- By Frank Tiboni, Matthew French
- Mar 28, 2004
Stenbit has left the building
John Stenbit officially retired March 6 as the military's top information technology official. Stenbit's deputy, Linton Wells II, will serve as acting assistant secretary of Defense for networks and information integration and chief information officer until the Senate confirms Francis Harvey as Stenbit's successor.
The timing of Stenbit's departure had been a topic of considerable speculation after word leaked last fall of his retirement. He reportedly told Defense Secretary Donald Rumsfeld last May of his intention to leave.
During his tenure, Stenbit shaped the military's evolving network-centric warfare strategy. He oversaw implementation of the Navy Marine Corps Intranet and
secured more than $4 billion in additional funding for three key net-centric initiatives: Global Information Grid-Bandwidth Expansion, Horizontal Fusion and the Transformational Communications System.
Stenbit, indeed, has left the building.
Making radio waves
Army Brig. Gen. Mike Mazzucchi received an earful March 5 from a soldier just back from Iraq on the shortcomings of the soldier's intercom radio.
Mazzucchi listened intently on the convention floor at the Association of the U.S. Army's annual winter conference in Fort Lauderdale, Fla., as the soldier rattled off the radio's range and frequency problems. The Army's top communications program official assured the soldier the service would fix the problem.
But the Joint Tactical Radio System's handheld radio will not be ready until next year.
Speaking of retirement and leaving impressions, Emmett Paige Jr. retired in February after 57 years of service, including a Defense Depart-ment CIO, Army three-star general and Lockheed Martin Information Technology president.
YOU MAY KNOW OF PAIGE'S E-MAIL MESSAGES TYPED IN CAPS. But do you know about his telephone
demeanor and notes written in purple ink?
Ask Gene Renzi, president of ManTech International Corp.'s systems group. The retired Army two-star general served as a battalion commander to Paige when he was brigade commander of the 11th Signal Brigade at Fort Huachuca, Ariz.
"We lived near each other," Renzi said. "He'd pick me up at 5:30 every morning. Work was only a couple minutes away. Our offices were 75 yards apart. I'd get a phone call from him at 5:35 chewing me out. 'Your guys are in jail. Get 'em out.' When he calls you, he never says it's him. But you know who it is. And five minutes later, you'd get a note from him written in purple pen. He'd get the military police report before I did. So I worked a deal with the [military police] so I'd get the police report the same time he did. At least I knew what was coming. But he'd still call chewing me out, followed up by a note written in a purple pen…the curse of the purple pen."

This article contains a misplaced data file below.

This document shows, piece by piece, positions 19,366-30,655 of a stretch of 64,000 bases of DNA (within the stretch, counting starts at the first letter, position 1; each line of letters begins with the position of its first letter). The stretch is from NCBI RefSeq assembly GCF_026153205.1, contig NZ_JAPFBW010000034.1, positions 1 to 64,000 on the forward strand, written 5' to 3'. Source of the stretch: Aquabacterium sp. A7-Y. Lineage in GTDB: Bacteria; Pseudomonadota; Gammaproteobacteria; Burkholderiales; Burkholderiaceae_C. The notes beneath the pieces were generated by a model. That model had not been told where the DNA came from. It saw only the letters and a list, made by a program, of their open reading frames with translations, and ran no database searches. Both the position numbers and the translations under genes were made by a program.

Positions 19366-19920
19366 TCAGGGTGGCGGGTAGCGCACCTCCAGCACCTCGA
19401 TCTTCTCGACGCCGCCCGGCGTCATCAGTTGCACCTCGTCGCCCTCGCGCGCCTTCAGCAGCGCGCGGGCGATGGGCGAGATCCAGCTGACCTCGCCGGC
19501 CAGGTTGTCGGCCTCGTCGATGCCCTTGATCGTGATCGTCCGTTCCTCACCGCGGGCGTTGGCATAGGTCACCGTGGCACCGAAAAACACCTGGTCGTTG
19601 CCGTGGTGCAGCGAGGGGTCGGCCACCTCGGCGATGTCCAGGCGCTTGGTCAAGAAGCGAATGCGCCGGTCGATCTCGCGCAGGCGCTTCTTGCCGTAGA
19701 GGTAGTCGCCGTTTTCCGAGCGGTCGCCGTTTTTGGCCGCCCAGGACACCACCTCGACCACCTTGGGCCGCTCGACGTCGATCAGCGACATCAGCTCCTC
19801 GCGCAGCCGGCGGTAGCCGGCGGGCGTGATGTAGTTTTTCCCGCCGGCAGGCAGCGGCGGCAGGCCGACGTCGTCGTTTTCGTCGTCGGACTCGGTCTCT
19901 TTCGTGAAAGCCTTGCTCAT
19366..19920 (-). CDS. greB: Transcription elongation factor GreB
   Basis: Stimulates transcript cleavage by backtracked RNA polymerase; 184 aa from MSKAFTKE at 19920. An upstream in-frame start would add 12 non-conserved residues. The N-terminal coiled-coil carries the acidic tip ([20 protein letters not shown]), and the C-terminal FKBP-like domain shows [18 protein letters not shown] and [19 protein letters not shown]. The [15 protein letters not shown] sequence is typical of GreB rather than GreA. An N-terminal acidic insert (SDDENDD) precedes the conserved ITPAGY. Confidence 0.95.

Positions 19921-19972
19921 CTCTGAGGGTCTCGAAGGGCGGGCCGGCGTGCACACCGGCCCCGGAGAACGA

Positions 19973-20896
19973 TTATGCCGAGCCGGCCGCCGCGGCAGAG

Don't blame us
Officials from the Navy News Desk claim that computer viruses some of its online subscribers received last week did not originate from their office.
"Please be aware that these e-mails did not originate from the Naval Media Center or Navy NewsStand," officials said in
a statement. "Our IT department is investigating these e-mails and taking whatever steps are possible to prevent future occurrences, but not all such e-mails can be prevented."
NavNews officials said March 16 online distribution would only come from the
e-mail account of Stephanie Collins, its editor. But a follow-on message the next day indicated at least three e-mail addresses from which the subscription news service might be delivered.
"We do not know why this discrepancy exists," according to the message.
It doesn't exactly instill confidence
in readers when the Navy NewsStand can't pinpoint where its own distribution list originates. n
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